Yesterday, I came out of a meeting and remarked to my husband, “I think I just very gently got my head handed to me.”

The meeting had not been bad. I had not been called on the carpet. Everyone in the meeting was friendly and polite. I had not been accused of anything or blamed for anything. In fact, the meeting was productive, looking at opportunities to improve processes that a larger team is responsible for. I had remained calm, welcoming feedback and ideas for improvement, and had gotten some good ideas.

So what brought up this feeling that I had been put under the microscope and found wanting?

Who knows. It’s something my sisters and I all do – and all respond differently to – so there may be a nurture aspect to it; but I don’t remember my parents ever overtly telling us that we had to be perfect. Although, as soon as I wrote that, a picture flashed through my mind of a certain twist of my mother’s mouth, a micro-expression of something she wasn’t saying aloud, when I did something she disapproved of. Since my parents are both so shy, I do read a lot into people’s facial expressions; so perhaps that’s it.

In any case, this feeling stayed with me. It stayed with me even later, when meeting in a smaller group with someone from that meeting, that person praised us for remaining open to feedback, willing to examine our work in a neutral way, identify opportunities for improvement, and talk about them openly, without blame. It’s a quality we’re attempting to build in the organization, which says volumes about why I chose to join this organization. How often do organizations seek to create a culture where problems are looked at objectively, and people are held accountable, yet without seeking to blame?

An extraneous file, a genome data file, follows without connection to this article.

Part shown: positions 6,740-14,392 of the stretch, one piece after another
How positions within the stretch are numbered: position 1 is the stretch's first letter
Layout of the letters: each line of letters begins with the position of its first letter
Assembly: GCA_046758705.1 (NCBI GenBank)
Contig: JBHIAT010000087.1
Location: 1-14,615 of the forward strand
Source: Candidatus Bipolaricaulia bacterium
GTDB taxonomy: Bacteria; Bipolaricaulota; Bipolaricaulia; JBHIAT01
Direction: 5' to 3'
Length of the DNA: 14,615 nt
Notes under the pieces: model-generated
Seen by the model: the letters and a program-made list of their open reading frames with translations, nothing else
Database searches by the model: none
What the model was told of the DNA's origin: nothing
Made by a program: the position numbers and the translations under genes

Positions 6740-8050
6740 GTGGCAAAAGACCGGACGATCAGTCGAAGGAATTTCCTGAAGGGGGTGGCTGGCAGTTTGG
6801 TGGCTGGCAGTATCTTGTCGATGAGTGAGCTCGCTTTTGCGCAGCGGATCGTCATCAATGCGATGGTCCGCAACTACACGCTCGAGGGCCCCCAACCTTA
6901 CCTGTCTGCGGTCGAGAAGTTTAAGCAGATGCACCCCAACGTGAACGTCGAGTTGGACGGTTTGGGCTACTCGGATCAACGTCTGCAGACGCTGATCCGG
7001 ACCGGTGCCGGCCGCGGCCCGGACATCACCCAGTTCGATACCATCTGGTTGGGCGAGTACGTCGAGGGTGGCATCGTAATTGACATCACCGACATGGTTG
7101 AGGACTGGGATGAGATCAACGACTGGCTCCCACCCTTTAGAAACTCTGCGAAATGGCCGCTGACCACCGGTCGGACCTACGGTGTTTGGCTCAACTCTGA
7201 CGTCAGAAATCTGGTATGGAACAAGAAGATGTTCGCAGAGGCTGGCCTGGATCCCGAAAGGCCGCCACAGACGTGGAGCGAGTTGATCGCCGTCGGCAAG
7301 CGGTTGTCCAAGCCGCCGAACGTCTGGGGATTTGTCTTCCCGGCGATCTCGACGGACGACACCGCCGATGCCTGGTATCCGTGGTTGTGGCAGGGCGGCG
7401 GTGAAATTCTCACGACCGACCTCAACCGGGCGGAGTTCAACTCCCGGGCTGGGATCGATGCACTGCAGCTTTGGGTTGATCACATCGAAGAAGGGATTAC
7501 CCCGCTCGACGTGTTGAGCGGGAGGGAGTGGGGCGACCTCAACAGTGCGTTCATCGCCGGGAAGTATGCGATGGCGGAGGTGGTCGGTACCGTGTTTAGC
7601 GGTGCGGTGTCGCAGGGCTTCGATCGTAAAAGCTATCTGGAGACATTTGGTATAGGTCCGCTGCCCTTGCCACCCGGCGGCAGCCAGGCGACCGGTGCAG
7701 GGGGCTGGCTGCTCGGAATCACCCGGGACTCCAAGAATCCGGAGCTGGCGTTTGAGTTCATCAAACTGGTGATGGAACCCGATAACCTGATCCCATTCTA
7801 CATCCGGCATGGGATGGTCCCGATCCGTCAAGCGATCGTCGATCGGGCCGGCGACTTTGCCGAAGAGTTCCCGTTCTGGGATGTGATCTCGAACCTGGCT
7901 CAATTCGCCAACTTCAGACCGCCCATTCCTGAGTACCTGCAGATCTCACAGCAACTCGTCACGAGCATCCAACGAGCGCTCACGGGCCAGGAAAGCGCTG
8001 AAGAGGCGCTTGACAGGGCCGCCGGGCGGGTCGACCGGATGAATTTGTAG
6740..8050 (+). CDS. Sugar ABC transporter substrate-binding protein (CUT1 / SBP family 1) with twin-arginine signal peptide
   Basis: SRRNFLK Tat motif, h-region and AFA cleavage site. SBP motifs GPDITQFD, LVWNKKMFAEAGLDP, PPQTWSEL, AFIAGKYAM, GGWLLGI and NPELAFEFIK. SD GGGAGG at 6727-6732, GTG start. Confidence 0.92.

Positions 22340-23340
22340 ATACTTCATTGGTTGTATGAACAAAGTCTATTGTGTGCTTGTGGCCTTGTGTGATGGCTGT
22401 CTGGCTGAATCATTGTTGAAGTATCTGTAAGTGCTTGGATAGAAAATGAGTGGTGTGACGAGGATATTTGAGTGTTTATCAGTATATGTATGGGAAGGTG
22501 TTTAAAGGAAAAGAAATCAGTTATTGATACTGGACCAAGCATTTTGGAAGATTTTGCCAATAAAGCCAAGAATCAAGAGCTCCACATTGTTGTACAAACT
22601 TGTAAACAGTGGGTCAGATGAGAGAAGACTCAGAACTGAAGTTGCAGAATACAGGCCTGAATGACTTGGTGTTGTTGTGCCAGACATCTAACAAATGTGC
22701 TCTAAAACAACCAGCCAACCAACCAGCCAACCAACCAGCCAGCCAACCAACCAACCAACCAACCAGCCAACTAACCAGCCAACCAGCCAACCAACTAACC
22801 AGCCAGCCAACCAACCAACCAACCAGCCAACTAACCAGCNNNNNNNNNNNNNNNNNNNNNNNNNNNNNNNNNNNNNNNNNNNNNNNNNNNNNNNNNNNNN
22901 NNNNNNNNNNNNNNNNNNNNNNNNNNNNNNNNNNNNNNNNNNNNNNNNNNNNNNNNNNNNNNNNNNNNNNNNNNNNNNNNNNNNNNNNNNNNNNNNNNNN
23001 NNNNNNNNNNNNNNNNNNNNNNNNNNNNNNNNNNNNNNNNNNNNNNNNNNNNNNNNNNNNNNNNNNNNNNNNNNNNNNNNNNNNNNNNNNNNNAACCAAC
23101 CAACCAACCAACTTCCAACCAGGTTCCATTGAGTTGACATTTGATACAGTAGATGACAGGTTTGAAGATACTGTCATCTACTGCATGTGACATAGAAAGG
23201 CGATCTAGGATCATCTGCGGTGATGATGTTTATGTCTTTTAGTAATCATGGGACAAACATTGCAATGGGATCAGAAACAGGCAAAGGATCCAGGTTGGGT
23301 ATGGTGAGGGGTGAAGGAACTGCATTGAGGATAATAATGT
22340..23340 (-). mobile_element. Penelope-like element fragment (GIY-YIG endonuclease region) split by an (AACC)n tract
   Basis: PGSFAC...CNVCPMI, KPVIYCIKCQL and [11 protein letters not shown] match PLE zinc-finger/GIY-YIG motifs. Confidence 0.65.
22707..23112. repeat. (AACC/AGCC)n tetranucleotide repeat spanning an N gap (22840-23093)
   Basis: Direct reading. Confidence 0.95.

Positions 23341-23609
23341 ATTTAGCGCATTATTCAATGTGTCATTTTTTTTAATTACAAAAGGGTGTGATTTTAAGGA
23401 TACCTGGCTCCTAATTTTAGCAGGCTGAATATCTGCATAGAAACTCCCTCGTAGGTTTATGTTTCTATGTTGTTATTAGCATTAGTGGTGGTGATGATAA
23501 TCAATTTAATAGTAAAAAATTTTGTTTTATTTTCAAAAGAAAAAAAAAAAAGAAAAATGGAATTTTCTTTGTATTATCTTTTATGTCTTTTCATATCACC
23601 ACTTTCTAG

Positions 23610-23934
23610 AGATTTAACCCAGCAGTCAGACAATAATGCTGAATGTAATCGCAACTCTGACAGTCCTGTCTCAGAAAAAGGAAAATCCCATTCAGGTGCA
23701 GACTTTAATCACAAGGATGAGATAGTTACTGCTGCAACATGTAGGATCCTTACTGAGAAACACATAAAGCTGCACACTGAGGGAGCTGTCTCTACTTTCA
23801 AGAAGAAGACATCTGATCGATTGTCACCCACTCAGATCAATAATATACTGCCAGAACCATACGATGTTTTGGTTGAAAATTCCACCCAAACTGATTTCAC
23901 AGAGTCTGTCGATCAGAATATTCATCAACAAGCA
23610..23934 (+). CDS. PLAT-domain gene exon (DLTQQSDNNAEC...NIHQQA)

So, here I was being praised for a behavior that I demonstrated on the surface while, inside, I was roiling with anxiety that I was being blamed. Where did that sense of feeling blame come from? It came from inside me, from my story.

The story that I don’t make mistakes. That my work must be flawless. The story that, when my work is not flawless, people have “found me out” and will think less of me.

Looked at objectively, that story is very silly. Human beings make mistakes. No one’s work is flawless. And this is a team effort, composed of many human beings, all learning new processes together. To expect that a group of human beings won’t have flaws somewhere is unrealistic. So that’s the story. What if let go of that story?

The feeling still remains. Now, stripped of my inner narrative, stripped of the little voice in my head whispering, “They caught you – you’re not perfect”, I am just left with the physical emotion of dread.

When you meditate, sometimes there are distractions. An itch, a headache, tension in a part of your body. Rather than trying to get rid of these things, one can, as Jack Kornfield says, “Hold them in a sea of human kindness.” Feel them, very gently, and accept that they’re there. Celia Roberts, in her work on headaches, talks about leaning gently into the pain, feeling it very carefully, rather than fighting it. Sometimes this works so well that it almost feels like a miracle.

So now I lean into that feeling of dread, without thinking about the story, just the emotion, the physical feeling, and just like that! It fades away.

It strikes me how ironic this is – I am so afraid of not being found perfect, that I pretend to accept that I am imperfect, and fake it so well that I am praised for being open to having flaws pointed out – and then my inner thought is, “Dang, I have to hide that I don’t like this because ‘not liking it’ is an imperfection in itself.”